Though groundbreaking in its day and certainly possessing many humane touches, the film’s well-intended message tends to smack of liberal fantasy.
Similar heavy-handed idealism bogs down the gritty juvenile delinquent saga Crime in the Streets—based on Sidney Lumet’s popular TV show.
The charismatic Frankie Dane (John Cassavetes) leads a gang of teenage thugs in a series of gangland fights and minor crimes. When a neighbor, Mr. McAllister (Malcolm Atterbury) turns a gang member into the police, Frankie vows to kill the man. Social worker Ben Wagner (James Whitmore) spends much of his day trying to put Frankie’s gang on the straight and narrow but he is constantly foiled by their nihilistic leader. Wagner begins to work on Frankie’s wounded psyche, but it may not be in time to save the snitch McAllister from a side street stabbing. Whitmore’s sanctimonious presence tends to distract us from the heart of the film, the tortured relationship between Frankie and his wise beyond his years little brother (Peter J. Votrian).
Although these two well-intended efforts haven’t withstood the test of time at least Siegel was finally getting a well-deserved crack at better projects. His career trajectory continued upwards with his next project.
While on a business trip Dr. Miles Bennel (Kevin McCarthy) is summonsed home due to a rash of emergency appointments made by his patients, but when he returns he is surprised to find his ledger is filled with cancellations. Miles’ curiosity is further piqued when a few emotionally distraught patients claim to not recognize their loved ones, even though he can find no logical reason to believe them. Miles and girlfriend Becky (Dana Wynter) get to the heart of the bizarre mystery when they find a perfect replica of their friend Jack (King Donovan) on the verge of coming to life. Terrified, they take refuge in Miles’ home where they stumble upon a garden of human pods ready to assume their bodies. When Miles is unsuccessful in getting through to the FBI the awful truth dawns on him; his town has been usurped by the pod people.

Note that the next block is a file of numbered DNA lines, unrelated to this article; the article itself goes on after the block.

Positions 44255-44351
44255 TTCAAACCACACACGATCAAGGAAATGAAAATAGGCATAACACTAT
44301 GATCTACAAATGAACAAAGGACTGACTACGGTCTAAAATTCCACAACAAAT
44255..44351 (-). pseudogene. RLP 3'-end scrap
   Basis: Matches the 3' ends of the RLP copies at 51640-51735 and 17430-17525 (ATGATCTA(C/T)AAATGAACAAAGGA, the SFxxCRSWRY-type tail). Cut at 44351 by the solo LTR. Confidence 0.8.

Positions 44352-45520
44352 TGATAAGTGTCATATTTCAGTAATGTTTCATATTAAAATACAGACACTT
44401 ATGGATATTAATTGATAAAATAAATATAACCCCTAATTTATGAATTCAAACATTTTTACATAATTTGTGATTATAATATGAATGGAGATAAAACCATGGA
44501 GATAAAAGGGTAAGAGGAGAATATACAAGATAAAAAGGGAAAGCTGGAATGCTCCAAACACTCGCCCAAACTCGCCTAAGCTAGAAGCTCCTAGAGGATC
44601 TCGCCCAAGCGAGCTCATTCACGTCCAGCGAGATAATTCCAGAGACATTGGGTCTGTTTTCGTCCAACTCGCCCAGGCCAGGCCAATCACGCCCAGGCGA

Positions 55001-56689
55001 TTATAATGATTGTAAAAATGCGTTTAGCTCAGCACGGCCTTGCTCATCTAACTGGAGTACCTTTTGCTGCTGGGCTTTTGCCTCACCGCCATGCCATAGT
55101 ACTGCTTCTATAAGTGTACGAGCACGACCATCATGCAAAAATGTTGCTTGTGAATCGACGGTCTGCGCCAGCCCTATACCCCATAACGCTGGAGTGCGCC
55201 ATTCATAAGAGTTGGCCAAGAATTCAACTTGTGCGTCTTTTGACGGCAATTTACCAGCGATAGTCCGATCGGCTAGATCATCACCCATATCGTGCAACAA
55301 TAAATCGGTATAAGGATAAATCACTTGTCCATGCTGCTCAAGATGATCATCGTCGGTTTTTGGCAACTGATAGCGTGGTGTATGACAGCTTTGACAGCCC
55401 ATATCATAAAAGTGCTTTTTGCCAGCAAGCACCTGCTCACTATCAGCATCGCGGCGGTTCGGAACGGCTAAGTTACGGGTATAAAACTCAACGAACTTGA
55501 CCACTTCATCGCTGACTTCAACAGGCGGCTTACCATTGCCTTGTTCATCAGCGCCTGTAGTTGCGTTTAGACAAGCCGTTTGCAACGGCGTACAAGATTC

Historical revisionism has often cast Invasion of the Body Snatchers as a parable of America during the McCarthy era, though there seems no real evidence either Siegel or Finney intended their efforts to be interpreted in such a matter. Nevertheless, it would be wrongheaded to think of Siegel’s excursion into science-fiction as mere entertainment as it offers a terrifying portrait of a healthy, well-to-do community stripped of all individuality then led into the abyss of numbing conformity and totalitarianism.
Siegel’s cops and criminals often tended to be kindred spirits involved in high stakes cat and mouse games that go far beyond a layman’s understanding. Though the director thought little of Private Hell 36, it actually turned out to be a top-notch noir about good cops-gone bad.
When $300,000 of counterfeit money goes missing in a robbery, Detectives Cal Bruner (Steve Cochran) and Jack Farnham (Howard Duff) are assigned to the case. They enlist nightclub singer Lili Marlowe (Ida Lupino) to help them pin the john who tipped her some of the phony dough. When the suspect dies in a crack-up on the highway Bruner pockets $80,000 of the stolen loot. He tells Farnham to keep quiet and they will split the money.
Bruner wants to run away with Lily to Mexico with his half of the booty but Farnham wants no part of his partner’s scheme and is ready to come clean to Captain Michaels (Dean Jagger). Already suspicious of Bruner, Michaels sets a trap to ensnare the rogue cop just as he and his partner are about to go their separate ways.
One of the great gangster movies, the little-seen Baby Face Nelson is the sordid saga of Lester Gillis (Mickey Rooney), a small-time hood with a Napoleon complex, whose fearless bank robbing exploits and penchant for cold-blooded murder made him the country’s most wanted man in the early 1930s. A punk through and through, Gillis takes pride in his ill-gotten fame as Baby Face Nelson and his partnership with the legendary gangster John Dillinger (Leo Gordon). Like many Siegel protagonists Nelson plays by his own rules, trusting nobody outside of his loyal moll girlfriend (Carolyn Jones). But, once he betrays members of his own gang, Nelson seals his doom leading to a final, bloody confrontation with the Feds.